This week’s blog discusses a new type of hybrid high school/community college, the merits (and demerits) of casinos, Chinese and Japanese FDI, and downtown development. Comment below or send to email@example.com.
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Since education is so closely tied to our nation’s future economic success, it’s very encouraging to see out-of-the-ordinary schools like New York’s Pathways in Technology Early College High School cropping up. Pathways is a school that features a six-year curriculum developed with help from IBM where students “emerge with associate’s degrees in applied science in computer information systems or electromechanical engineering technology.” This proactive program is designed to prepare students for entry-level technology jobs by giving them not only tech skills, but also skills to navigate the workplace. Other cities and states are taking notice, with Maine, Massachusetts, Missouri, North Carolina, and Tennessee planning to create similar schools. In the end, it’s all about bringing careers closer to the classroom.
If you live in the DC area, you’ve probably seen about a gazillion campaign commercials concerning a new casino project in Maryland. Are these projects all they’re cracked up to be?The motivation behind allowing new casinos is that they often provide increased tax revenue for cities and states, which can be a blessing considering the current state of public finance. Also, they provide jobs, though the majority of new jobs are for lower-skilled workers, which isn’t necessarily a bad thing. But casinos aren’t immune to economic cycles, and industry revenues haven’t returned to their 2007 peak. Furthermore, “last year, wages and the number of jobs fell across the industry. And commercial casino tax revenue dropped in 9 of 22 states.” Competition from neighboring casinos in saturated markets can also put a damper on expected tax revenue increases.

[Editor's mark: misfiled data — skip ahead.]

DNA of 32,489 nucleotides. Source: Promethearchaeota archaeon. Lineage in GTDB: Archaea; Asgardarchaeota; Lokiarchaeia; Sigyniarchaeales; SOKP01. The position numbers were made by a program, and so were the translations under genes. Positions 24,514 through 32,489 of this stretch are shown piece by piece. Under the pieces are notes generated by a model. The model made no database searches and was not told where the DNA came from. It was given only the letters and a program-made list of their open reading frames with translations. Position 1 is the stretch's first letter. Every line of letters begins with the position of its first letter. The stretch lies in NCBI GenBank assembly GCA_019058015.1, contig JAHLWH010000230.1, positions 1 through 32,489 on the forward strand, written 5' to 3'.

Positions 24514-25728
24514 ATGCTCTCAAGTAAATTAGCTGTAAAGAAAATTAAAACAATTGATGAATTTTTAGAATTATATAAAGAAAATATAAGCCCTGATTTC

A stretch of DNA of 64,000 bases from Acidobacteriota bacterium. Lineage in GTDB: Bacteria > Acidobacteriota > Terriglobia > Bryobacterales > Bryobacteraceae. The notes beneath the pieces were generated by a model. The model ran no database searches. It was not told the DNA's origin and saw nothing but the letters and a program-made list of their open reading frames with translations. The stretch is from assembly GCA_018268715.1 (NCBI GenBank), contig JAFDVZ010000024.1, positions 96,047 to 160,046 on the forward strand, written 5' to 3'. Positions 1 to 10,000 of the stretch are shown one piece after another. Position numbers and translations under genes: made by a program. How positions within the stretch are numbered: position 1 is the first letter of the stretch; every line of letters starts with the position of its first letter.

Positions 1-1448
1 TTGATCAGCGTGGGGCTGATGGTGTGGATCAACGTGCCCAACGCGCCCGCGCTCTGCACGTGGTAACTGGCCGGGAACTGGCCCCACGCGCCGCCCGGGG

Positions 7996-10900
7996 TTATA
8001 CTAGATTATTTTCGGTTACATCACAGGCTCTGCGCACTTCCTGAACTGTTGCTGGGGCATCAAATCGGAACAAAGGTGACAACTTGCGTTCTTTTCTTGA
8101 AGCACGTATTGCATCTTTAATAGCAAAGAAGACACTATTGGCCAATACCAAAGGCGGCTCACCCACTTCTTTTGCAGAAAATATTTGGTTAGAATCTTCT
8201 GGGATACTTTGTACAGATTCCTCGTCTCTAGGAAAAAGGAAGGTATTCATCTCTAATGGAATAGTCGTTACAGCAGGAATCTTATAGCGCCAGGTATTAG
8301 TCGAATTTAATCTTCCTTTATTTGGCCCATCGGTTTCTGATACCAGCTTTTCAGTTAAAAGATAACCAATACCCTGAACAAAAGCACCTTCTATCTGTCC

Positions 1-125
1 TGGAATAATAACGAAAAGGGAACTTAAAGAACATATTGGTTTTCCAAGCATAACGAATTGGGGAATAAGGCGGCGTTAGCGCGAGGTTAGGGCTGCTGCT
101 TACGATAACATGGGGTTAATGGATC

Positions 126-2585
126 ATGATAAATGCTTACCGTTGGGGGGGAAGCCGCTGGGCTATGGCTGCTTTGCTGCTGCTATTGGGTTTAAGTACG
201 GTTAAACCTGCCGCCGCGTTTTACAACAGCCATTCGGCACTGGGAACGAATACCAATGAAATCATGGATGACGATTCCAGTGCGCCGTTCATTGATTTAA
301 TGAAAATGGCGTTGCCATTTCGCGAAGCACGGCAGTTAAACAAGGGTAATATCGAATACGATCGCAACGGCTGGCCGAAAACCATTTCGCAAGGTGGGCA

“In just the first three quarters of 2012, Chinese businesses have invested $6.3 billion in foreign direct investment projects in the United States. It’s already the most capital Chinese firms have ever invested in the US in one year” says a new report from the Rhodium Group. Most of these deals are mergers and acquisitions – not greenfield investments – which can be interpreted positively or negatively depending on who you are. But Chinese FDI has largely been concentrated in advanced manufacturing and energy, sectors which provide higher wages for Americans. Japanese firms are also getting involved, with Softbank’s acquisition of Sprint being the “largest Japanese acquisition of (an) American company in more than 30 years.” The deal highlights a cultural shift in the perception of Japanese FDI in America, where something that was once feared is now welcomed. Some of this fear has now been transferred to Chinese investment, sometimes justified, but other times overblown. Stay tuned for Monday’s post about Toledo, Ohio’s pursuit of Chinese FDI.
Why is Savannah, GA’s downtown booming, and how is Rock Hill, SC trying to revitalize theirs?Savannah has been able to take advantage of the tremendous assets it already has (walkability, tourism, history and the Savannah College of Art & Design) to transform its downtown for the better after a relatively rough period only a few years ago. It has turned into a modern take on an American classic. Rock Hill has also gone through a rough stretch with regard to its downtown, and, like Savannah, it has a historic city core. Through infrastructure improvements, street-scaping, and a mix of incentives to attract businesses, Rock Hill is doing its best to take advantage of its historic assets, though not everyone is on board.